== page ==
Storm Rips Through Alaska

    Waves pound a seawall near a home in Nome, Alaska. Wednesday, Nov. 9, 2011. One of the strongest storms to hit western Alaska in nearly 40 years battered coastal communities Wednesday with snow and hurricane-force winds, knocking out power, ripping up roofs and forcing some residents to board up their windows and seek higher ground. As the storm churned the Bering Sea, residents and emergency responders braced for a possible surge of sea water into already soaked villages along the coast. (AP Photo/Tyler Rhodes)

    Tyler Rhodes / AP Photo

    An epic storm in the Bering Sea whipped the western Alaska coast Wednesday and Thursday, with reports of buildings damaged, roads under water and power outages as weather officials warned the storm had not yet completely passed. Meteorologists said this is the worst storm to hit Alaska in 40 years as winds were recorded at 89 miles per hour—which Homeland Security official David Kang compared it to a Category 3 hurricane. In Nome, the largest city hit by the storm, officials reported no major damage despite that waves pounded the edge of the city as the sea rose about 10 feet above its normal levels. Storm waters were still rising in the eastern part of the coast, and weather officials said Anchorage would see between three and eight inches of snow as a result of the storm.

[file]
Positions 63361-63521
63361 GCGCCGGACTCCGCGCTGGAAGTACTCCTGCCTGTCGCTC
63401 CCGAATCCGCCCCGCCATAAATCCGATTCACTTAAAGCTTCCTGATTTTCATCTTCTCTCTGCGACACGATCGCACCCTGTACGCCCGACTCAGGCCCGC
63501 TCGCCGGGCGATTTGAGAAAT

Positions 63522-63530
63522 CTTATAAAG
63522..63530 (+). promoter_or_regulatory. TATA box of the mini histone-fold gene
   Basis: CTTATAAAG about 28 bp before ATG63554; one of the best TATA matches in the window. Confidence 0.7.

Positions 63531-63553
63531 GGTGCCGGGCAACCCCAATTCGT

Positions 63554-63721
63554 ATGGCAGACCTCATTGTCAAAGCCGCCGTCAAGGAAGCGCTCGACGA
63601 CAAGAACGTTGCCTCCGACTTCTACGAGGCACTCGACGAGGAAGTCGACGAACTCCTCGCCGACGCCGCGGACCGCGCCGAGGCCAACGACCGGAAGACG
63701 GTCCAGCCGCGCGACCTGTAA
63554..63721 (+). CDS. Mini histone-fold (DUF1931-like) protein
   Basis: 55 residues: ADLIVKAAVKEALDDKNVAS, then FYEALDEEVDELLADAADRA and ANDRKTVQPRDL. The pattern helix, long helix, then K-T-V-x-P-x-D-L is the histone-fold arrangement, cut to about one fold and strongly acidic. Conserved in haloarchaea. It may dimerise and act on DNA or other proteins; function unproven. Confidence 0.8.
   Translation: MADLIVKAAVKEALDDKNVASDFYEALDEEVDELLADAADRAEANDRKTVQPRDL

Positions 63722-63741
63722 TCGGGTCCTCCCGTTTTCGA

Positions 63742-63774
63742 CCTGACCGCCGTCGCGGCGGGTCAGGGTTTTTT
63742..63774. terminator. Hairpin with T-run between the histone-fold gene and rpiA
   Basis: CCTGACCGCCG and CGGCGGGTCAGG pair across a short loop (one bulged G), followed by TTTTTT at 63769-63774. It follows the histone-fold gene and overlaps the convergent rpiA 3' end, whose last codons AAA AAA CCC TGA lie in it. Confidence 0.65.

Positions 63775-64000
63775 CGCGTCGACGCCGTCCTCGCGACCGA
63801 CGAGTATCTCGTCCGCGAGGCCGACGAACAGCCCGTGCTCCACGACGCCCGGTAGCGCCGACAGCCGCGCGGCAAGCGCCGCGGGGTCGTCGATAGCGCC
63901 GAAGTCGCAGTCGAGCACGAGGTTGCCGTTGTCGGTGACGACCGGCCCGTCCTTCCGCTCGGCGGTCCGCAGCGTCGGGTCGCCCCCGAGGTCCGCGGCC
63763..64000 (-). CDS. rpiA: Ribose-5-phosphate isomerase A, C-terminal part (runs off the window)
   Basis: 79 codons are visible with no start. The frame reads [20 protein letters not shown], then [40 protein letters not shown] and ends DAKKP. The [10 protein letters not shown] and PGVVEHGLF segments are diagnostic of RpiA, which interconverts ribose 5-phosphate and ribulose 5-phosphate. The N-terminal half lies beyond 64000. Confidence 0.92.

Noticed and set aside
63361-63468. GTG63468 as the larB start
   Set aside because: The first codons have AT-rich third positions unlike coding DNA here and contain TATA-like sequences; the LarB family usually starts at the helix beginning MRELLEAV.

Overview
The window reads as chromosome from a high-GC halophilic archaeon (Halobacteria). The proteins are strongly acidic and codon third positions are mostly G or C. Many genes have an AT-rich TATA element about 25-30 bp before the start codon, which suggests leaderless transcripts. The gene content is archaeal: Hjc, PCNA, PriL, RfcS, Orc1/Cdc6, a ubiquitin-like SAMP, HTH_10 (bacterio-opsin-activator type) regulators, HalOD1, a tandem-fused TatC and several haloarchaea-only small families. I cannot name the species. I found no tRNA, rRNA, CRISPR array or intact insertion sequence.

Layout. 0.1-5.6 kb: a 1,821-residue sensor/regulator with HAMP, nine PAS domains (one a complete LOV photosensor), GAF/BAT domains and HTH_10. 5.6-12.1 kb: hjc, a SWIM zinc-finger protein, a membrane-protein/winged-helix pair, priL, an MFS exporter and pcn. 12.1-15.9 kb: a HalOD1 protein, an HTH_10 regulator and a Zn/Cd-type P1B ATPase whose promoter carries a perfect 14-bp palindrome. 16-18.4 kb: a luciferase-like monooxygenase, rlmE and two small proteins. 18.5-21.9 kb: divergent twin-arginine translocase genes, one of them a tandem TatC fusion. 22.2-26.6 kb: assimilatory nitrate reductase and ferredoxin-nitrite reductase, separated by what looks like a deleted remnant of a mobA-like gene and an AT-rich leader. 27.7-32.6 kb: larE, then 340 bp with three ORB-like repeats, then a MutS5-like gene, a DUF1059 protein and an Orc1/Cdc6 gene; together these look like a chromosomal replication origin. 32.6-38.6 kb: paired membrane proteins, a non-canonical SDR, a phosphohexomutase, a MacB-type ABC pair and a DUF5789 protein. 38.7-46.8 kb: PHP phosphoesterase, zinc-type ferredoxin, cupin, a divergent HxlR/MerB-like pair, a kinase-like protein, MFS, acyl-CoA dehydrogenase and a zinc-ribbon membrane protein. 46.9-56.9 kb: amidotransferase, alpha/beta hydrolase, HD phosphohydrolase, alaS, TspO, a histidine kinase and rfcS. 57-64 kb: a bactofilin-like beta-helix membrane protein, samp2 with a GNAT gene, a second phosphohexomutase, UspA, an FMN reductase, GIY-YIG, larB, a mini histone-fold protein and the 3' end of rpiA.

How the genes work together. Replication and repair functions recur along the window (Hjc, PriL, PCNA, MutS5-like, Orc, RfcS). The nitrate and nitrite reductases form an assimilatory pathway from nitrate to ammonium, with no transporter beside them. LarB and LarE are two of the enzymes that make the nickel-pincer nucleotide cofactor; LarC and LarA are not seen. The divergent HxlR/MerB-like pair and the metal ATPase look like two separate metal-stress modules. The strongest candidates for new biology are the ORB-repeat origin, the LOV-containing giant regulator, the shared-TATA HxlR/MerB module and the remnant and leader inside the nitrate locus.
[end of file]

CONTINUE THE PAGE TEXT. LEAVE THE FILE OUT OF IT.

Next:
Read it at Anchorage Daily News